Old-timers who were around to take an interest in skiing in the 1970s and early 1980s, have Sauze marked down as the definitive lager-lout destination.

Old-timers who were around to take an interest in skiing in the 1970s and early 1980s, have Sauze marked down as the definitive lager-lout destination.

In fact, it always was a resort of two halves, where in the evenings Italians would retreat to their apartments in the woods, leaving the bars to impecunious British youth at its uncultured worst.

These days, the British presence is less shameful (and less youthful). There is still lively aprÿs-ski, but the resort can safely be considered by anyone, families included. And now that the lift system is in the same ownership as Sestriere, over the hill, the slow and ancient chair-lifts that used to limit enjoyment of the mountain have all but disappeared.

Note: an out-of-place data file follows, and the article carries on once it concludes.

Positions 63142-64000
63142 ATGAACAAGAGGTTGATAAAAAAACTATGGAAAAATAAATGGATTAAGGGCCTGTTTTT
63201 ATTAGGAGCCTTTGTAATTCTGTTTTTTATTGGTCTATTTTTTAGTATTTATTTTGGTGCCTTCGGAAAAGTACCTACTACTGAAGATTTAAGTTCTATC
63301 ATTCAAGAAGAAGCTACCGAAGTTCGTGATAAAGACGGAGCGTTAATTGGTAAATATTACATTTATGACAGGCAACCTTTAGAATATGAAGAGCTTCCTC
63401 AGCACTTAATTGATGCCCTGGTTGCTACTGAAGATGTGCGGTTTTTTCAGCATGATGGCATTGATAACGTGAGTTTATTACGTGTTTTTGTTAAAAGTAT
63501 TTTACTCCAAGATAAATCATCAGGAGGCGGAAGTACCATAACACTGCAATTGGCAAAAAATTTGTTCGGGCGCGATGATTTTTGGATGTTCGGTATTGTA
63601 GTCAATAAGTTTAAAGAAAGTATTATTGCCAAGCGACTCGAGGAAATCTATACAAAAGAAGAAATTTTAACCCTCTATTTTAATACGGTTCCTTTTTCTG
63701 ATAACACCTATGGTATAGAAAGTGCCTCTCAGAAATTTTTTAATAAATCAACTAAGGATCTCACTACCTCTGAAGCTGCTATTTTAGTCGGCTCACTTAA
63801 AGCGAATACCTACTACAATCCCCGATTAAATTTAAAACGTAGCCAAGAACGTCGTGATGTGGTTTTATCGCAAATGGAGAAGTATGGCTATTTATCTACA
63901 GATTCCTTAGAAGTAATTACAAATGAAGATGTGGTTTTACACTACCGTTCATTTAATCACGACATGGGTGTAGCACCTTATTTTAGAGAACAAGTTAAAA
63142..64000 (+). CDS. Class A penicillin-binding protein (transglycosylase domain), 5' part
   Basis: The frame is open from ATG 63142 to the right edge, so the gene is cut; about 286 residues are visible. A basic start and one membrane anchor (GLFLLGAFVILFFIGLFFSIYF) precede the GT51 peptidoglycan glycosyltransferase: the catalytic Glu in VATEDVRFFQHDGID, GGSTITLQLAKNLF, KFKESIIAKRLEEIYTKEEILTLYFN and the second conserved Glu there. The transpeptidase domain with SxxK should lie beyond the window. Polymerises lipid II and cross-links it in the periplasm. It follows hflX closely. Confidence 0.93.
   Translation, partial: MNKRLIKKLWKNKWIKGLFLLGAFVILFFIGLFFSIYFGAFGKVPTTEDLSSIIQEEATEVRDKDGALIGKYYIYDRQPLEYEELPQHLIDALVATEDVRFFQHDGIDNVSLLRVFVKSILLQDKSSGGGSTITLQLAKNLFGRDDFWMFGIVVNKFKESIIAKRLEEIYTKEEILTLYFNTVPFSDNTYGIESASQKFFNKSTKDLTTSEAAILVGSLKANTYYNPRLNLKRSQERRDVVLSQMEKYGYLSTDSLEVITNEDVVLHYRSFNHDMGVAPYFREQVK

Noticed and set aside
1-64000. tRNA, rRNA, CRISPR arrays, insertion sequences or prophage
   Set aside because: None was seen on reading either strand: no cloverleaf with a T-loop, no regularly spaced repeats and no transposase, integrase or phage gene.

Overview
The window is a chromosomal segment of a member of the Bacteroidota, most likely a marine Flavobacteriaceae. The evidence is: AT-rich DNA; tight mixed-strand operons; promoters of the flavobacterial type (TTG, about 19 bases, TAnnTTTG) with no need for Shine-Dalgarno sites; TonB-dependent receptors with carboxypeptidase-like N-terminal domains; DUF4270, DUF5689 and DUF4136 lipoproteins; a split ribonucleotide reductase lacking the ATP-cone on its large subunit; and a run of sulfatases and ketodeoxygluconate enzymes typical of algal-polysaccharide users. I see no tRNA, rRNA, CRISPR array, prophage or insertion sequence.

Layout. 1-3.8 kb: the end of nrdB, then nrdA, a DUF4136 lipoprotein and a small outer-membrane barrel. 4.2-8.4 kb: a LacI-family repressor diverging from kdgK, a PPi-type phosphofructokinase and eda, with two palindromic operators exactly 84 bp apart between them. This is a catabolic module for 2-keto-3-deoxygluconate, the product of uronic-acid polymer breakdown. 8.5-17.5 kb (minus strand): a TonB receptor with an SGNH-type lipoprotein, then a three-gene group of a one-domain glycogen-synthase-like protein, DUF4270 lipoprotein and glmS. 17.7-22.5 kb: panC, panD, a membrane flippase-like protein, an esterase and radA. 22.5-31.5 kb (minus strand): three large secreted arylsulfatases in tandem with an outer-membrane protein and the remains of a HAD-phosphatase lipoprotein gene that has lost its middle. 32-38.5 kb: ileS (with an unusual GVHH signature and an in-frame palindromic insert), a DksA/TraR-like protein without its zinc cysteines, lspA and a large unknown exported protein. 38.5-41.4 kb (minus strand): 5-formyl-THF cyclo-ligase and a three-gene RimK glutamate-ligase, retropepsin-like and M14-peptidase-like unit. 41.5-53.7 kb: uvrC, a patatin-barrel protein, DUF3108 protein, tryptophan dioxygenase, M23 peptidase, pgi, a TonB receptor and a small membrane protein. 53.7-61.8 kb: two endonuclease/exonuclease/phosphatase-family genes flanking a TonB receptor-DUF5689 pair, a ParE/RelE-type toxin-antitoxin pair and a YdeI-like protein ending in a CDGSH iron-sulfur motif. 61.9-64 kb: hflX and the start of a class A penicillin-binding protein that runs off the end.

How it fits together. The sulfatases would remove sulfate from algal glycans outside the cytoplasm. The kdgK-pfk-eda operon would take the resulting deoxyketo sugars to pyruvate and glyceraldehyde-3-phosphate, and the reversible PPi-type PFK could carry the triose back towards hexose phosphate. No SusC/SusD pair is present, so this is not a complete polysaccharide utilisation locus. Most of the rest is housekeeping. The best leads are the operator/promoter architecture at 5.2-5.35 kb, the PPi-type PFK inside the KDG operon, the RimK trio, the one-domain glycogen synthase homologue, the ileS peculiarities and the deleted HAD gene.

The mountain is extensive, pretty and varied, with lots of wooded areas on the lower parts. In one direction, you can quickly get to Sestriere, itself a worthwhile resort, and in the other, less quickly via Sansicario to Claviÿre and over the border to French Montgenÿvre.

It is very much an intermediates' place, with lots of miles to be covered and distant restaurants to aim for, though beginners need not stay away and experts can find rewards off-piste when conditions are right.

All the major operators offer holidays in Sauze d'Oulx, plus Equity Total Ski; Independent Ski Links (01964 533905); Panorama (01273 427777); Ski Club of GB (0181-410 2022)

Chris Gill is co-editor of Where to Ski & Snowboard 2000 (NortonWood, £15.99; P&P-free from 01373 834227)

Comments